My favourite rule about technology is never to expect too much change in the short term but also never to underestimate the longer term impact. There is huge excitement about Artificial Intelligence right now and I am applying the rule once again.
While many commentators fixate on possible job losses, which is almost certainly over-dramatised, a quieter revolution is already underway behind the scenes. Services like IBM Watson, Google AI, Amazon AWS and Microsoft Azure are now available in ‘plug and play’ format from the cloud for companies to enhance their decisions and develop new services.
The capabilities available include image recognition, language translation, emotion detection and prediction of human responses. This range will rapidly expand as the full set of ‘Big Tech’ companies race to be frontrunners in this lucrative new market.
The intensity of competition is driving down the price. Despite being at the cutting edge of technology, AI is affordable and usable by even the smallest companies. That is triggering a rush of new start-ups, deploying the new capabilities and further disrupting established ways of working.
So, what could this mean for the ECR Community, focused as we are on collaboration through the consumer goods chain to enhance the service for consumers?
AI offers great scope to transform that service for consumers. For instance, eventually, smart devices could manage replenishing the regular staple products for people, in a form of Vendor Managed Inventory to the home. Smarter kitchen appliances could help achieve perfect cooking results every time and inspire us to explore new products and recipes by understanding the tastes we most enjoy.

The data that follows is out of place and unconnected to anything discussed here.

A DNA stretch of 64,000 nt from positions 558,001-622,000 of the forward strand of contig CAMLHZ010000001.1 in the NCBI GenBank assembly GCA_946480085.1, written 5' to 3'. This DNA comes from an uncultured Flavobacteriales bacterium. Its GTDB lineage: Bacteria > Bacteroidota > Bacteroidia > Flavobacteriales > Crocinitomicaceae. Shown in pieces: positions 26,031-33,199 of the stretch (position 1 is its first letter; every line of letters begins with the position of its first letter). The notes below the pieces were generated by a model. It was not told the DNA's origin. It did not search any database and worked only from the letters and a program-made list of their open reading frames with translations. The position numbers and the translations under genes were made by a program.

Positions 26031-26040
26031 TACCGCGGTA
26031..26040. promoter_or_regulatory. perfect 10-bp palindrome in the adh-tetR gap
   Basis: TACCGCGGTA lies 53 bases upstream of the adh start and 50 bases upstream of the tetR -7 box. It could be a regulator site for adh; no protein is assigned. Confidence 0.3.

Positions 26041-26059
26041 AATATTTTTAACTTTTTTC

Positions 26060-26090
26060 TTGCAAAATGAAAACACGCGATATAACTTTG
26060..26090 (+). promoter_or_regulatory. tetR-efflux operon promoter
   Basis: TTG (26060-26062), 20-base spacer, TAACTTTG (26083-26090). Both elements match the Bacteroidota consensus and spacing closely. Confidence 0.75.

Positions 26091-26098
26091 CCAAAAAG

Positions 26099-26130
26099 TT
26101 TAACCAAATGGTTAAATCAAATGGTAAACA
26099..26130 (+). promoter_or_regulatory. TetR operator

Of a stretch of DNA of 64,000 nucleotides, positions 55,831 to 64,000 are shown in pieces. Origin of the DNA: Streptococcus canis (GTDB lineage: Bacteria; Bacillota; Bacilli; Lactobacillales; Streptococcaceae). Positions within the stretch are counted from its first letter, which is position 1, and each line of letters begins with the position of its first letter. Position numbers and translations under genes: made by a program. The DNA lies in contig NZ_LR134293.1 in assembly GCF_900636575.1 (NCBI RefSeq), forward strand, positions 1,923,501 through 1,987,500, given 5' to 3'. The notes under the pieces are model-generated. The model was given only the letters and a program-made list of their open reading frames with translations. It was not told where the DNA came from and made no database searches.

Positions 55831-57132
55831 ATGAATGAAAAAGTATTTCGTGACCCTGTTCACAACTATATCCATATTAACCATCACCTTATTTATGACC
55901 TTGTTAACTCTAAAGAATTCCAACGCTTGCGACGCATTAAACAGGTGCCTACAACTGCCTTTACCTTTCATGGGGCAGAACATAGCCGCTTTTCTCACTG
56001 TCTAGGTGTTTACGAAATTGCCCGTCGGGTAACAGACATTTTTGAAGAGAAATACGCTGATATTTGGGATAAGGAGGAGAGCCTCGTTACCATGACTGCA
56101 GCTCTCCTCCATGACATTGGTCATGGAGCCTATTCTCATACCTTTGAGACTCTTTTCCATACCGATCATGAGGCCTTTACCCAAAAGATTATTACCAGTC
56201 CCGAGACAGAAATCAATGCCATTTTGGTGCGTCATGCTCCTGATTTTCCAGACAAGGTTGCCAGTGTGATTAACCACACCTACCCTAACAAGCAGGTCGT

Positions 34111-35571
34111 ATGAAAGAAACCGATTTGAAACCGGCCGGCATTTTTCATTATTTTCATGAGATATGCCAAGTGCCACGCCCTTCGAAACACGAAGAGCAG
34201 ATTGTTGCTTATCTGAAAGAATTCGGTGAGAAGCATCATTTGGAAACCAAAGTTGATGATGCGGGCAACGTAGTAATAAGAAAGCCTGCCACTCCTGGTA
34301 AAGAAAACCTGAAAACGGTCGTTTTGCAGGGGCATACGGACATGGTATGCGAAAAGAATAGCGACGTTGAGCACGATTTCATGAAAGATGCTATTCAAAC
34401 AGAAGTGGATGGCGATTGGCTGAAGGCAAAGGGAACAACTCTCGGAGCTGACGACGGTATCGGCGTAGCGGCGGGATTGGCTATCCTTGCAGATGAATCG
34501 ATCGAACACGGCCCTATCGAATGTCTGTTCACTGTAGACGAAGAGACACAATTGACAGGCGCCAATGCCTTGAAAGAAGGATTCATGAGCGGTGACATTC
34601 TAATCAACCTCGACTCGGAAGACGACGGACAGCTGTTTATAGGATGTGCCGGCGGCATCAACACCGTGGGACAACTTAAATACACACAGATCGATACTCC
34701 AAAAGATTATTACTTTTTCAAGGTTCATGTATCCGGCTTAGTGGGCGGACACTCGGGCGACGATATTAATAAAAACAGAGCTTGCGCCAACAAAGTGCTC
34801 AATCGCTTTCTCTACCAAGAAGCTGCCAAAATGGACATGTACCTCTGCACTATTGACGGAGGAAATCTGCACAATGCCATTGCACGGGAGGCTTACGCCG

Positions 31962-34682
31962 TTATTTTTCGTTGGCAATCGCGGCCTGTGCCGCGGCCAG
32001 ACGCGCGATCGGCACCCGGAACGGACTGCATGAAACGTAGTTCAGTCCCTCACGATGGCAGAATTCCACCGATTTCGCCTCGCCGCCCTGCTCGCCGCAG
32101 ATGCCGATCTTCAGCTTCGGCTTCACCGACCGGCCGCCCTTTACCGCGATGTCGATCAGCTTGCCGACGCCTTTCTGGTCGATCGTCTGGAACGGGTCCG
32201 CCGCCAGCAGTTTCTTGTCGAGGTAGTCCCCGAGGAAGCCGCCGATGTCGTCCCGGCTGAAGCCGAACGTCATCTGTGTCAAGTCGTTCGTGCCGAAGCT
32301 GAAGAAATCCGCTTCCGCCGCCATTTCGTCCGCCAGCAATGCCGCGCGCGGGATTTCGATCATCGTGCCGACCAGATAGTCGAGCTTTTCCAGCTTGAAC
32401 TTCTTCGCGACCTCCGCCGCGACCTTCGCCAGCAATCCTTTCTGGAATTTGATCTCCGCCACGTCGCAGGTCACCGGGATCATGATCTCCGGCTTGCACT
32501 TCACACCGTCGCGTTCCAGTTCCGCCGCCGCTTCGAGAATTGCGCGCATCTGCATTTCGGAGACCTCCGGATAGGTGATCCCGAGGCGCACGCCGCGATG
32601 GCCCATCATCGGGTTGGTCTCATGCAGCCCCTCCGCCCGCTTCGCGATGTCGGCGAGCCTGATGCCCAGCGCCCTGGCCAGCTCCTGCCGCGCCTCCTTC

In stores, image recognition could remove the need for checkouts and enable automatic payment. Tomorrow’s transport will be AI assisted, including driverless vehicles, stripping cost out of the system and lowering prices. There are doubtless many other examples that no-one has even imagined yet.
No single company will be able to deliver the vision working alone. Alliances will be essential, not just between retailers and manufacturers but with a broader set of businesses including technology companies, appliance makers, delivery services and car manufacturers.
So ECR will be more relevant than ever but the Community will need to expand its horizons. Supporting incremental improvements to established processes will not be enough. More radical thinking will be required, involving a wider set of players.
AI might even help ECR teams to develop better best practice, for instance by checking documents for readability, clarity and actionability. It won’t happen overnight but let’s prepare for major changes in how we work over the decade to come.
Written by Jon Woolven is Strategy & Innovation Director at IGD.
IGD is a charity, which channels expertise into initiatives designed to help the food and grocery industry deliver the needs of the public. They analyse trends, educate through blended learning, advise through customised research and facilitate new ways of working. With a global reach and experts based in the UK, Asia and North America.